Aerial views of suburbs in Levittown taken April 18, 2015.

Aerial views of suburbs in Levittown taken April 18, 2015. Credit: Newsday File/Kevin Coughlin

Nassau County is changing and barely resembles the post-World War II suburb it was in the second half of the 20th century, new demographic numbers show.

The county's population is graying and growing at a slower rate than ever before. As of 2017, Nassau's newest residents were increasingly Hispanic and Asian immigrants, and one out of every 10 newcomers spoke English less than "very well,” according to a demographic profile released Tuesday by county Comptroller Jack Schnirman.

The data, from the U.S. Census Bureau, show a rapidly diversifying minority population that grew from 30 percent in 2005 to 38 percent in 2016. By the early 2030s, non-Hispanic whites will, for the first time, make up a minority of the county's overall population, Schnirman said.

"The county is getting older and more diverse than the generations that came before them with more languages spoken than ever before," Schnirman said at a forum Tuesday in Westbury with leaders of minority- and women-owned businesses.

Schnirman, a Democrat elected in January, launched a policy and research unit in the comptroller's office last fall focused on data-driven reports. Schnirman said the new analysis should be used to kick-start public discussions and policy changes to address the county's changing demographics and to help prepare for the 2020 Census, which is used to distribute federal funding, draw legislative districts and forecast transportation needs.

The demographics data, which include breakdowns by the county as a whole and by its three towns and two cities, show that while Nassau's population has continued to grow, the trends may not be sustainable.

During the past 12 years, Nassau's population grew 4.5 percent, from about 1.31 million people in 2005 to 1.37 million residents in 2017.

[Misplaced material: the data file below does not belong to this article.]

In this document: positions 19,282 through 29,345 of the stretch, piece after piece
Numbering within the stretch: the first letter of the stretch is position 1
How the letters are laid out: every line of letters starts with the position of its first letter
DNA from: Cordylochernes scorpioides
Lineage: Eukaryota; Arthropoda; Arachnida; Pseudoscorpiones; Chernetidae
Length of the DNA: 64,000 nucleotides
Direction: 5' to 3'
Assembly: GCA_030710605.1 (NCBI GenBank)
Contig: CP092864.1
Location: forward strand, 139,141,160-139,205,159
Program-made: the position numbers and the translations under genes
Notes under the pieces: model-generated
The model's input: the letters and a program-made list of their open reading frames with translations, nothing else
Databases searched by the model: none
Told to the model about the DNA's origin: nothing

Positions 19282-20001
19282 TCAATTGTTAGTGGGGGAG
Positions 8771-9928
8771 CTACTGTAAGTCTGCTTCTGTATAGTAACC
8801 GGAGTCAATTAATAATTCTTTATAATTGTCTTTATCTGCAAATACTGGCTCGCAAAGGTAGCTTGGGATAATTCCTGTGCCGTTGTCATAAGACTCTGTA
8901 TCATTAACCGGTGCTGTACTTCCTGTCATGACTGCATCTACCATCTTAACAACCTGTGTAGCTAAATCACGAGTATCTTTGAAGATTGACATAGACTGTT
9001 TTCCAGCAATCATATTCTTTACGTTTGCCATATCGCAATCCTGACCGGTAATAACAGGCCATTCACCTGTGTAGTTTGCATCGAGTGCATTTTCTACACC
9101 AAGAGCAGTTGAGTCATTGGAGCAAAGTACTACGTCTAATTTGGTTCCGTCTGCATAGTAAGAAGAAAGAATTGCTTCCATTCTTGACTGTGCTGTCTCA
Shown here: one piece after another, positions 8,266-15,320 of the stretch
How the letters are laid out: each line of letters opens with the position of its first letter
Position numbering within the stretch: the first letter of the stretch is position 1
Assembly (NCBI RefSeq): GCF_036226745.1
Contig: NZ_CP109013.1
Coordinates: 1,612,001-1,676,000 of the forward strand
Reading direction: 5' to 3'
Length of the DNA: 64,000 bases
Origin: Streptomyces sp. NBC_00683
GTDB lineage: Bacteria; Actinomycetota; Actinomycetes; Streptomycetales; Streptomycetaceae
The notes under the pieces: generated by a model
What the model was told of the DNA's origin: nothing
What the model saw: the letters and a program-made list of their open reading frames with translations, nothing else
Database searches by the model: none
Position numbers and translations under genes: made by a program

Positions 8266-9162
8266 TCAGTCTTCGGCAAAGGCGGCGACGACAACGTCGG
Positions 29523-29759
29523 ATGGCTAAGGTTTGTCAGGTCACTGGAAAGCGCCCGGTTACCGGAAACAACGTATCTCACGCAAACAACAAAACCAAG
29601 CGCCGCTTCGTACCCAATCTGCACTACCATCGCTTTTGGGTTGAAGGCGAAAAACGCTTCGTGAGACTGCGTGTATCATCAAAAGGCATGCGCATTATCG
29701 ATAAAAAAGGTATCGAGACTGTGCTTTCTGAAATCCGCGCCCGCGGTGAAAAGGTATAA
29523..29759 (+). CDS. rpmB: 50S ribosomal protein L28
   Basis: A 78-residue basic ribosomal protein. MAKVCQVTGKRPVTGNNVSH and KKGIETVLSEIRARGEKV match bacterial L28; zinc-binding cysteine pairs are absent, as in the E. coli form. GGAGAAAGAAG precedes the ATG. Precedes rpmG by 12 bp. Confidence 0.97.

But during that same period, birthrates in the county steadily declined as young people fled the region, often because of housing costs and high property taxes, according to the report.

The Town of Oyster Bay, for example, has seen its population of residents ages 25 to 44 decrease by 25 percent since 2000. Long Beach has lost 20 percent of residents in that age group since 2000 while the Town of Hempstead saw a drop of 17 percent.

The county as a whole, the report found, saw an 18 percent drop in the 25-to-44 age group since 2000 but a 48 percent increase among residents ages 55 to 64.

Jeff Reynolds, president and chief executive of Mineola-based Family and Children’s Association of Long Island, said the report should be used to drive a discussion about funding the "health and human services infrastructure in Nassau County which, quite frankly, is frightening."

The analysis found that if not for a growth in the number of immigrant residents Nassau's population would have decreased over the past decade. Suffolk County, census data show, has seen its population drop slightly since 2010.

Nassau's white population has declined 7.4 percent since 2005 while the county has seen a 41.8 percent growth among Hispanics; a 40 percent hike among Asians; and a 7.8 percent increase among African Americans, according to the data. In total, 21.8 percent of the county's population was foreign-born as of 2017 and 7.7 percent moved to Nassau since 2010, according to census data.

The Town of Hempstead, the country's largest township, is rapidly becoming a majority minority municipality, according to the report. In 2000, 75 percent of town's population was white as compared with 54.8 percent in 2016. Oyster Bay remains the county's largest predominantly white township at just under 75 percent, the data show.

Among the broad proposals outlined in the report is increasing access to government services for non-English speaking residents and expanding housing and public transportation options to make the region more attractive to young families and professionals.

The report highlights Nassau's persistent racial and education gaps, Schnirman said.

For example, roughly 62 percent of Asians and 48 percent of whites in Nassau had at least a bachelor's degree compared with 31 percent of blacks and 21 percent of Hispanics, the analysis shows.

The trend was most distinct in Long Beach where 53.3 percent of whites had a bachelor's degree, compared with less than 20 percent of the city's black population, according to Census Bureau estimates.

"This is a picture of Nassau County that we all need to see so that we can move forward and make different decisions," said Retha Fernandez, project director of the Urban League of Long Island. "Because some of the paths we are going on are obviously not working."

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